Introduction to Sports Analytics

December 11, 2014 at 7:02 pm

Written by: Valentin Stolbunov

Defining: Analytics

Before jumping to Google and adding “wiki” to the end of my search query, I thought I’d try to define analytics myself. When I think of analytics, I usually think of finding patterns in data and using those patterns to answer questions. Wikipedia says I am not too far off:

Analytics is the discovery and communication of meaningful patterns in data.

The important thing to note at this point is that analytics is a process. In fact, it is an interdisciplinary process which usually brings together mathematics, statistics, computer science, predictive methods, data visualization, and other fields of study.

It is also important to note that analytics relies on the presence of data. This ultimately differentiates the term from “analysis” and unfortunately creates confusion when trying to decide if what you are doing is analytics or “data analysis”. For our intents and purposes, the two are essentially the same process. However, the field has been dubbed “sports analytics” and not “sports data analysis”, so we will accept the name and move on.

Before continuing to the sports side of things, it should be noted that the term “analytics” may also be used to describe the results of this process. For example, “the analytics of our last project suggest that…” is a perfectly valid sentence. However, in my experience I find that here it is best to just replace “analytics” with “analytical findings” or “results” and reserve the term “analytics” for the process through which these results are obtained.

Defining: Sports Analytics

This is where Wikipedia does not offer much help – nor does it need to. Sports analytics is essentially the analytics process, as described above, applied to sports.

It is the process of using sports-related data (anything from player statistics to game day weather) to find meaningful patterns (strong correlations, hidden trends, etc.) and communicate those patterns (using graphs, charts, essays, etc.) to help make decisions.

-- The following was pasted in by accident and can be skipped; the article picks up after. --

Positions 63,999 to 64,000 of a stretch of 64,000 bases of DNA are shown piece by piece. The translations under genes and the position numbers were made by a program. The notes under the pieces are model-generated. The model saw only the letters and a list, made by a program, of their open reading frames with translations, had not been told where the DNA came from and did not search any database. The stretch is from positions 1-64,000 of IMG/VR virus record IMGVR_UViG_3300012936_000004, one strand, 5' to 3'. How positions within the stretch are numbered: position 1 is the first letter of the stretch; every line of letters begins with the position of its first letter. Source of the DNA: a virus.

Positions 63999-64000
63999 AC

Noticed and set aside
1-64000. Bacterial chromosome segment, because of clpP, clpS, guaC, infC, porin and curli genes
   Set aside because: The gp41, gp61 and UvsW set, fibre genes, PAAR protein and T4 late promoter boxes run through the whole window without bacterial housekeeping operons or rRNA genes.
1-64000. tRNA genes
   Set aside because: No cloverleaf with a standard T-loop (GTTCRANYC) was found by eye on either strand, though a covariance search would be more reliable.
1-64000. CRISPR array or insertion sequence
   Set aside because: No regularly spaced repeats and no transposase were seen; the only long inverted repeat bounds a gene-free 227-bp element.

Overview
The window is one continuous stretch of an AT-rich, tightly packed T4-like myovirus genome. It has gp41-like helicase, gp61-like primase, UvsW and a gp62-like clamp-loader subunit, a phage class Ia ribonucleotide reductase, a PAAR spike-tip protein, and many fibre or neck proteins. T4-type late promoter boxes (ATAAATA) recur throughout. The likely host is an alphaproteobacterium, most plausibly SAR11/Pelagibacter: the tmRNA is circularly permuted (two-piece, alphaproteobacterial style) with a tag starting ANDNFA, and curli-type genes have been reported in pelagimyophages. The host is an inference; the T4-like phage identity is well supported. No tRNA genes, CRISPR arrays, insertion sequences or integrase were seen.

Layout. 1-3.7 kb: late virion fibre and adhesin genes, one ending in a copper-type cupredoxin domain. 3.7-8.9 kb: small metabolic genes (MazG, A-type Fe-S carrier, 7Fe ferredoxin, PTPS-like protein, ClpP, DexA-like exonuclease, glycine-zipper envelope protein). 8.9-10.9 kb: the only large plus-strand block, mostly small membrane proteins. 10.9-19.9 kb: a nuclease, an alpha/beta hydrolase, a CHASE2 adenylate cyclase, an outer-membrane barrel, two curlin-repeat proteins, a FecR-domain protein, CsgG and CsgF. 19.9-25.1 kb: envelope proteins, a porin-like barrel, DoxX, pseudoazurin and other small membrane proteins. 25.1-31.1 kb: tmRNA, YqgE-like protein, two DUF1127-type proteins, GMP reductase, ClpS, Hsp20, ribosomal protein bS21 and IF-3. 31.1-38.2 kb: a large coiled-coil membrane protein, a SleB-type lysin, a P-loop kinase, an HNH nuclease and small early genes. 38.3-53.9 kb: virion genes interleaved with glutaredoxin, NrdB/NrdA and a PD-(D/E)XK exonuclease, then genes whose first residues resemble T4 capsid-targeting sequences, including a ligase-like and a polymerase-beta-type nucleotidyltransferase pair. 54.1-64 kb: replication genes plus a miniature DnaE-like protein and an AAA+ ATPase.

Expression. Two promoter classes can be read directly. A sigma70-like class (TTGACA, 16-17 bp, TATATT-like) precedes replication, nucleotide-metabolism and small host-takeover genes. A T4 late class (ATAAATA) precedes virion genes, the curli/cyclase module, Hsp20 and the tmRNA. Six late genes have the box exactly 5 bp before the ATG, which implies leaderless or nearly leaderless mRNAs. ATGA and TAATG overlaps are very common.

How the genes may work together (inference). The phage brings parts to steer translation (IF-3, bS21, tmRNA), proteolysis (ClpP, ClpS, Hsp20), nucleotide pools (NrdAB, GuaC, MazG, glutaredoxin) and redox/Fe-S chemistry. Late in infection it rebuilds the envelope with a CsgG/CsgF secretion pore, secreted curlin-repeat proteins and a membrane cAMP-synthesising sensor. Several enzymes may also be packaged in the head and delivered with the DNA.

In his book, Benjamin Alamar presents a helpful graphic to illustrate the overall sports analytics process. In his framework, sports analytics consists of four elements: data management, analytic models, information systems, and the decision maker.

I have done my best to provide both Alamar’s definition of each element and my own thoughts on their uses and values:

  • Data management: This includes any and all processes associated with acquiring, verifying and storing data. The data management element is ultimately about facilitating the modelling and information-extraction elements. As mentioned earlier, you can’t have analytics without data.
  • Analytic models: This element is essentially the process of applying statistical tools to data. The use of models to “forecast” player or team performance is often the most popular goal, but it is by no means a necessity. The models may or may not offer insight into the future. It is most accurate to say that they are concerned with using mathematics and statistics to describe the data.
  • Information systems: Unlike the previous two elements, the information systems are slightly more abstract. The purpose of these systems is to extract and present the data and/or model results as effectively and efficiently as possible. A scouting report is a good basic example.
  • Decision makers: The end goal of analytics is to extract relevant and insightful information from the data and present it to the decision makers. In modern sports these tend to be the coaching staff or management, however, players themselves may also benefit from the whole process.

What is the history of the field?